Gujarat farm laborers orchestrate fake ‘IPL’ to dupe Russian bettors

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Gujarat farmers orchestrate fake 'IPL' to dupe Russian betters
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A horde of farm laborers in Molipur, Gujarat conducted a ‘fake IPL‘ of epic proportions to con Russian betters. The people involved successfully managed to entice Russian betters, who could not miss out on the so-called riveting action of the “Indian Premier Cricket League”. 

Gujarat farmers orchestrate fake 'IPL' to dupe Russian betters

The action took place in the remote village of Molipur in the Mehsana district, where 21 people staged the tournament, trying to replicate the glamour of the actual Indian Premier League (IPL). The accused accepted bets from Russians localized primarily in Tver, Voronezh and Moscow.

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The 21 farm laborers reportedly took turns posing as players with different jerseys. The deployment of five HD cameras, walkie-talkies, and crowd noise downloaded from the internet, improved the quality of the matches. The efforts did not stop here though, the gang hired a commentator from Meerut to mimic renowned broadcaster Harsha Bhogle.

The fake ‘IPL’ ran its course by the time it reached the “knockout quarterfinal” stage. The Mehsana police brought an end to the operation of the tournament, which began three weeks after the actual tournament ended. The matches were broadcasted on YouTube, with the money being channeled through the Telegram platform.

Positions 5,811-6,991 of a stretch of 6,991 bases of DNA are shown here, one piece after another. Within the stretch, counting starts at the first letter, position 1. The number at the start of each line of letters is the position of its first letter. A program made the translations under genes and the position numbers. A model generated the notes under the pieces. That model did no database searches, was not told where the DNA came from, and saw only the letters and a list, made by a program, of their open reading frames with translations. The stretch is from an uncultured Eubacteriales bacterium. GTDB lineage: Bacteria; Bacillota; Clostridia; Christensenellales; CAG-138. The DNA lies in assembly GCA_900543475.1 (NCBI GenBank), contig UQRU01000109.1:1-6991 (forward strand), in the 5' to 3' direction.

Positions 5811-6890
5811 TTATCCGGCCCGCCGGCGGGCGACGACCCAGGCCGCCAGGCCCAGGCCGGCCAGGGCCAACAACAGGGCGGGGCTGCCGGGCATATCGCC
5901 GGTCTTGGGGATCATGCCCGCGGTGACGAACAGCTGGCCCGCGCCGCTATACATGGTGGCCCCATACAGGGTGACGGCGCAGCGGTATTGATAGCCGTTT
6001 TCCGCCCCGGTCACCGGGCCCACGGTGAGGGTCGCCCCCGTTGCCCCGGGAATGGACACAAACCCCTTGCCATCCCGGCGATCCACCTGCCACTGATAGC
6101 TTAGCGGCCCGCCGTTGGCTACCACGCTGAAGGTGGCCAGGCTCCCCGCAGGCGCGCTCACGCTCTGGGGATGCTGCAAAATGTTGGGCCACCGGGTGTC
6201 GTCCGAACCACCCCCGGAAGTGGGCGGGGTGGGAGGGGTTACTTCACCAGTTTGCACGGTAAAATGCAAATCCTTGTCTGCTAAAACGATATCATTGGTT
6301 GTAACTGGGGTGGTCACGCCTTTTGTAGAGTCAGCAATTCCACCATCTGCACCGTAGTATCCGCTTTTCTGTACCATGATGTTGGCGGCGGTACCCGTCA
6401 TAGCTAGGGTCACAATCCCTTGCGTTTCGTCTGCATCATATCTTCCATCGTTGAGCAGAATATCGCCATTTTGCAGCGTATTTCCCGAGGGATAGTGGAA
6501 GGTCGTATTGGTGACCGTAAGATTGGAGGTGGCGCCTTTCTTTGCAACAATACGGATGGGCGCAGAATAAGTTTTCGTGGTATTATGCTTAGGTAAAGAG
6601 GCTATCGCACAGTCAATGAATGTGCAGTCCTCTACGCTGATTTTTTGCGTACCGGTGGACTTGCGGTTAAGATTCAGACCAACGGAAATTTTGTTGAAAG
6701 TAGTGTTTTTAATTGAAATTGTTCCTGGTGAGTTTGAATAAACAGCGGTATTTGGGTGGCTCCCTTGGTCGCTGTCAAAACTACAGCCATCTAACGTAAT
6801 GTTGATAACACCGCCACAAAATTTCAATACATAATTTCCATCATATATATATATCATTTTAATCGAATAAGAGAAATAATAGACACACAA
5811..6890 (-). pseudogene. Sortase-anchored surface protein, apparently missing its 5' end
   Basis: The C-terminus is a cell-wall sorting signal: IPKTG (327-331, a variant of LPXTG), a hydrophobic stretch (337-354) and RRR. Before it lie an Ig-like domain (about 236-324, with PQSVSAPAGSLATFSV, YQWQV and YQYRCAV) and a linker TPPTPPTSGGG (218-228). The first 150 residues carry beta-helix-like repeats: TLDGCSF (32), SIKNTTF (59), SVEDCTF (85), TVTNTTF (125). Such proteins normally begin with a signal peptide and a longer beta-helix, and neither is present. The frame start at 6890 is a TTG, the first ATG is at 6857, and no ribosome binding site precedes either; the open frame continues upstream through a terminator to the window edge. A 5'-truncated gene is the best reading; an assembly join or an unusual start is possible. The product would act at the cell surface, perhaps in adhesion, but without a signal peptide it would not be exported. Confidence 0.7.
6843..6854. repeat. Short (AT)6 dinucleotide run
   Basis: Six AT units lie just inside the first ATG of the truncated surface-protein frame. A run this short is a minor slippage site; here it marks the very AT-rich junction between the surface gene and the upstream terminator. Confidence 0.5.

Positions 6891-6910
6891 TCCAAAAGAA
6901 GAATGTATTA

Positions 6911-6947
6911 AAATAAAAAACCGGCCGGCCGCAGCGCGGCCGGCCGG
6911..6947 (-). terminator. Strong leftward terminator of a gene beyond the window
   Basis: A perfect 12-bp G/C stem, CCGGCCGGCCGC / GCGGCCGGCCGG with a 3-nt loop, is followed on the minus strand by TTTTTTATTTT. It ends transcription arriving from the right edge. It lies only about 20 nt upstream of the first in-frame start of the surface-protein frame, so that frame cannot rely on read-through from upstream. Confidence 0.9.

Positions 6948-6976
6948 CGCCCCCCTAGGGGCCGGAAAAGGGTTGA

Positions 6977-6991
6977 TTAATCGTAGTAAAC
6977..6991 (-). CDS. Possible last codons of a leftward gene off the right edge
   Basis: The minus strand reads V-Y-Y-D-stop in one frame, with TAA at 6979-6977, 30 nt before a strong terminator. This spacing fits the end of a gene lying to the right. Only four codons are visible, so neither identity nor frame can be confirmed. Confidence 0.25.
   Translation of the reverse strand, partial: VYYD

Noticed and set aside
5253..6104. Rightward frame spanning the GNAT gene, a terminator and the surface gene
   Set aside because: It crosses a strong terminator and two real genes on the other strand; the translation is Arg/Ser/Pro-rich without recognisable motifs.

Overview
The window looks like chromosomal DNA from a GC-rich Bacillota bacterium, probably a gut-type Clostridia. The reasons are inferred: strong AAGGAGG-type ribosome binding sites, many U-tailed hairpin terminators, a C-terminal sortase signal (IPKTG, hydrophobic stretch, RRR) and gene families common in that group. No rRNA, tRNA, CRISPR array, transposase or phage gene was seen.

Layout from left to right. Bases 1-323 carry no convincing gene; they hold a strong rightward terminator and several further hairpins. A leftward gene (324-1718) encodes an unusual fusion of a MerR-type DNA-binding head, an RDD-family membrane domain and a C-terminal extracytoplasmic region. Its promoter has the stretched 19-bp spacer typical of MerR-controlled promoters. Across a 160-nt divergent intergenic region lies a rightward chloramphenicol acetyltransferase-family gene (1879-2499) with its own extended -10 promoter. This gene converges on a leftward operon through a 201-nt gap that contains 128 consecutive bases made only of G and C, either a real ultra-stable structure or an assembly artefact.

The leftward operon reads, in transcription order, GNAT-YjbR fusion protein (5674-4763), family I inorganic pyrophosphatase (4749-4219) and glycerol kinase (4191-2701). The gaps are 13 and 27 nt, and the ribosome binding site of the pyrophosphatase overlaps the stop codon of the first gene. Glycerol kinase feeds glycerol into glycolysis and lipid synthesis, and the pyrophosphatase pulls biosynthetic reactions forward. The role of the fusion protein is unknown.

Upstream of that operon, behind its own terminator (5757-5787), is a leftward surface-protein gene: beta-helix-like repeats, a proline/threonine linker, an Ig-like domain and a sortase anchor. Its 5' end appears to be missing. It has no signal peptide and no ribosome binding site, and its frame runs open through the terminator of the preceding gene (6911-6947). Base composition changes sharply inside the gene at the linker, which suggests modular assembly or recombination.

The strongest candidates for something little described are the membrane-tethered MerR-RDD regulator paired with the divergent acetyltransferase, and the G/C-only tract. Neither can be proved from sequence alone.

Four people responsible for the staging of a duplicate cricket league have been apprehended by the police so far. The hawala channel, which was used to keep the proceedings alive, is also being investigated.

The chief architect behind the plan was Shoeb Davda. The inspiration behind the con stems from his experience working in a Russian pub renowned for betting, for eight months. According to police official Bhavesh Rathod:

“Shoeb hired the farm of Ghulam Masih and installed halogen lights there. He readied 21 farm labourers, promising them Rs 400 per match. Next, he hired cameramen and bought t-shirts of IPL teams,”

Rathod further explained how the operation was carried out:

“Shoeb would take live bets over the Telegram channel. He would instruct Kolu, the umpire, over a walkie-talkie to signal fours and sixes. Kolu communicated the same to the batsman and the bowler. Acting on the instructions, the bowler would deliver a slow ball, enabling the batsman to hit it for a four or a six,” 

Shoeb revealed to the police the mastermind of the plan, Asif Mohammed. He broke down the rules of cricket to the Russians at the pub, where Shoeb worked as well.

Once the plan was formulated in Russia, the accused returned to India and forged a clan to execute his plan to perfection. Sadiq Davda, Saqib, Saifi, and Mohammed Kolu were roped in, with the latter donning the role of the umpire during the matches. Saqib, on the other hand, was responsible for commentary. The first batch of installments bet by the Russians amounted to close to 3 lakh rupees.

 

 

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